II. Motion for Summary Judgment Standard

         Summary judgment shall be granted when the record shows that there is no genuine dispute as to any material fact and that the moving party is entitled to judgment as a matter of law. Fed.R.Civ.P. 56(a); Celotex Corp. v. Catrett, 477 U.S. 317, 323-25 (1986); Ragas v. Tennessee Gas Pipeline Co., 136 F.3d 455, 458 (5th Cir. 1998). A dispute regarding a material fact is “genuine” if the evidence is such that a reasonable jury could return a verdict in favor of the nonmoving party. Anderson v. Liberty Lobby, Inc., 477 U.S. 242, 248 (1986). When ruling on a motion for summary judgment, the court is required to view all facts and inferences in the light most favorable to the nonmoving party and resolve all disputed facts in favor of the nonmoving party. Boudreaux v. Swift Transp. Co., Inc., 402 F.3d 536, 540 (5th Cir. 2005). Further, a court “may not make credibility determinations or weigh the evidence” in ruling on a motion for summary judgment. Reeves v. Sanderson Plumbing Prods., Inc., 530 U.S. 133, 150 (2000); Anderson, 477 U.S. at 254-55.

         Once the moving party has made an initial showing that there is no evidence to support the nonmoving party's case, the party opposing the motion must come forward with competent summary judgment evidence of the existence of a genuine dispute of material fact. Matsushita Elec. Indus. Co. v. Zenith Radio, 475 U.S. 574, 586 (1986). On the other hand, “if the movant bears the burden of proof on an issue, either because he is the plaintiff or as a defendant he is asserting an affirmative defense, he must establish beyond peradventure all of the essential elements of the claim or defense to warrant judgment in his favor.” Fontenot v. Upjohn Co., 780 F.2d 1190, 1194 (5th Cir. 1986) (emphasis in original). “[When] the record taken as a whole could not lead a rational trier of fact to find for the nonmoving party, there is no ‘genuine [dispute] for trial.'” Matsushita, 475 U.S. at 587. (citation omitted). Mere conclusory allegations are not competent summary judgment evidence, and thus are insufficient to defeat a motion for summary judgment. Eason v. Thaler, 73 F.3d 1322, 1325 (5th Cir. 1996). Unsubstantiated assertions, improbable inferences, and unsupported speculation are not competent summary judgment evidence. See Forsyth v. Barr, 19 F.3d 1527, 1533 (5th Cir. 1994).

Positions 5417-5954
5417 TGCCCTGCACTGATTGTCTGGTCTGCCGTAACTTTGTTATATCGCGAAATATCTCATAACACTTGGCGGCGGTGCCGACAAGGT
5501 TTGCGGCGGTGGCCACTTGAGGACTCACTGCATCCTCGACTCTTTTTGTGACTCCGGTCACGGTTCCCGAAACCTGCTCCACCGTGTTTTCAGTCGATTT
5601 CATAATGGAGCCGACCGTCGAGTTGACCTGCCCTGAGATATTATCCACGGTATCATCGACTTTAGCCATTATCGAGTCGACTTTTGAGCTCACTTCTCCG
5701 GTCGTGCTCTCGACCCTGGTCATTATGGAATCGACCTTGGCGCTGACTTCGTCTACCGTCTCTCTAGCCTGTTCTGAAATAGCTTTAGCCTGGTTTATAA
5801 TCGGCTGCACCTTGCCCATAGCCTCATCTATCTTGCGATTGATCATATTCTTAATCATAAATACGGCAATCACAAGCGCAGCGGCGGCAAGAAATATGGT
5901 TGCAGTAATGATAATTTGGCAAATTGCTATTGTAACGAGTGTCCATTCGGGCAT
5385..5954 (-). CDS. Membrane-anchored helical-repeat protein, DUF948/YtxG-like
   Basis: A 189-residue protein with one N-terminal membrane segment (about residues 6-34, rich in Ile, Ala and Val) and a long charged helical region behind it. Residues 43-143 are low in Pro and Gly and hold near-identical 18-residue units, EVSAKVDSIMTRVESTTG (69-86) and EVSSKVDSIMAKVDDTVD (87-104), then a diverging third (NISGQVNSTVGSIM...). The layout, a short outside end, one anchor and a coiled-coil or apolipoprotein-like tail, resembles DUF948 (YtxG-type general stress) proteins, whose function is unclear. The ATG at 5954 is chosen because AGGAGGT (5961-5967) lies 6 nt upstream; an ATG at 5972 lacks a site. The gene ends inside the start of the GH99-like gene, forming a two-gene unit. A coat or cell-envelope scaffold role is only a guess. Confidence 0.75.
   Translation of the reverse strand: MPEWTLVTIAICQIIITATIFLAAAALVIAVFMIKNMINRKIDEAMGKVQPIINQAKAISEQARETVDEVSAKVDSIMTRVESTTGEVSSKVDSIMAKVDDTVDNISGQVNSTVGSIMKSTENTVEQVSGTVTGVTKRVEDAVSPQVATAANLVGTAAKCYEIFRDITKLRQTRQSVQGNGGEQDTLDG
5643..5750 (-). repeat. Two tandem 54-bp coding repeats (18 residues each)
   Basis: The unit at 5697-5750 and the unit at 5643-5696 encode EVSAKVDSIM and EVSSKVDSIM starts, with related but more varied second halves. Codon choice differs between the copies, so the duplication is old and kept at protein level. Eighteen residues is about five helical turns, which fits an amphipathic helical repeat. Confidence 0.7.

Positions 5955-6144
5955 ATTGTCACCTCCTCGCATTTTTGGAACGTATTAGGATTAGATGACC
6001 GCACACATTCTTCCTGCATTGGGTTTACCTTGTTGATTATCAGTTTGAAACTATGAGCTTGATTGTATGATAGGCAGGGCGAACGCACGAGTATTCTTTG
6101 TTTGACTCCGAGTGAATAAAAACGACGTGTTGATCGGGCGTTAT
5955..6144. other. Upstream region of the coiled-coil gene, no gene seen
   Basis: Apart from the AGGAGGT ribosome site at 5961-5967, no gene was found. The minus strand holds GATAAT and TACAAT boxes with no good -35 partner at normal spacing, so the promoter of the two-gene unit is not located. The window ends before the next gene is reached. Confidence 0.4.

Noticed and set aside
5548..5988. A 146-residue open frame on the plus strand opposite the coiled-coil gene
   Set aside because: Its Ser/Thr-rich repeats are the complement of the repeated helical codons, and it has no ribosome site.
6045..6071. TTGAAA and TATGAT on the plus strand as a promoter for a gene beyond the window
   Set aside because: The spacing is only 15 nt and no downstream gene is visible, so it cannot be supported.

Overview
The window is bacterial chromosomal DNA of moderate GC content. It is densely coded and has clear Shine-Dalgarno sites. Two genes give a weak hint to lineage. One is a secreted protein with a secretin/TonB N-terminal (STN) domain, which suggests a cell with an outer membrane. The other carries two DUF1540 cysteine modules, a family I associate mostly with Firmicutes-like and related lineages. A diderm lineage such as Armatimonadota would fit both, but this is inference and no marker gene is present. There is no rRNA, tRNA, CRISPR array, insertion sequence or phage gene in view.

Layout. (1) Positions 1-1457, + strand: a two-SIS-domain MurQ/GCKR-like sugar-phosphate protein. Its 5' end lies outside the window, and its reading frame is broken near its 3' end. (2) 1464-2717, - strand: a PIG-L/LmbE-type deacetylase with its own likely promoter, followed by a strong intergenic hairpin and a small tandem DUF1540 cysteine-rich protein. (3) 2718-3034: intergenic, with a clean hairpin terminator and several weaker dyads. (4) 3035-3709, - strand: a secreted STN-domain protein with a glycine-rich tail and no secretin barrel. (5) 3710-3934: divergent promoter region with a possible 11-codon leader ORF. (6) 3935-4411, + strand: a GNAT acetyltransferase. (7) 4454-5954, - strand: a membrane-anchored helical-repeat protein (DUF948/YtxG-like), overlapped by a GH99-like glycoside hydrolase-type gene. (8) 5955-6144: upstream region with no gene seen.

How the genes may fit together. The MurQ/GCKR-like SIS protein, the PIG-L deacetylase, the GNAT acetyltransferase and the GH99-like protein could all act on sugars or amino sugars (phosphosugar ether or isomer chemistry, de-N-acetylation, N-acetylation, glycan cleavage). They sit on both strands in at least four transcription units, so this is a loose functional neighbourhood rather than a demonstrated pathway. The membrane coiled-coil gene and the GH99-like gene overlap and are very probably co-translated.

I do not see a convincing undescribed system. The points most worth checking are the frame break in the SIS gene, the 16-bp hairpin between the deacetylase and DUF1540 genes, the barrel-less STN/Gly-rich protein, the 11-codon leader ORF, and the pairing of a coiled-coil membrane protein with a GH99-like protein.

The party opposing summary judgment is required to identify specific evidence in the record and to articulate the precise manner in which that evidence supports his or her claim. Ragas, 136 F.3d at 458. Rule 56 does not impose a duty on the court to “sift through the record in search of evidence” to support the nonmovant's opposition to the motion for summary judgment. Id.; see also Skotak v. Tenneco Resins, Inc., 953 F.2d 909, 915-16 & n.7 (5th Cir. 1992). “Only disputes over facts that might affect the outcome of the suit under the governing laws will properly preclude the entry of summary judgment.” Anderson, 477 U.S. at 248. Disputed fact issues that are “irrelevant and unnecessary” will not be considered by a court in ruling on a summary judgment motion. Id. If the nonmoving party fails to make a showing sufficient to establish the existence of an element essential to its case and on which it will bear the burden of proof at trial, summary judgment must be granted. Celotex, 477 U.S. at 322-23.

         III. Analysis

         A. Summary of the Parties' Contentions

         Defendants contend that when an insurer pays an appraisal award in compliance with the parties' contractual agreement, as a matter of law, the insured is estopped from bringing a breach of contract claim against the insurer. According to Defendants, “it is well settled that ‘[a]n insurer does not breach the insurance contract where, as here, it pays all damages determined by the appraisal.'” Br. in Supp. of Defs.' Mot. for Summ. J. 9, 5 (hereinafter, “Defs.' Br.”) (quoting Scalise v. Allstate Texas Lloyds, No. 7:13-CV-178, 2013 WL 6835248, at *4 (S.D. Tex. Dec. 20, 2013)). Defendants, therefore, contend that Plaintiffs are estopped from bringing ...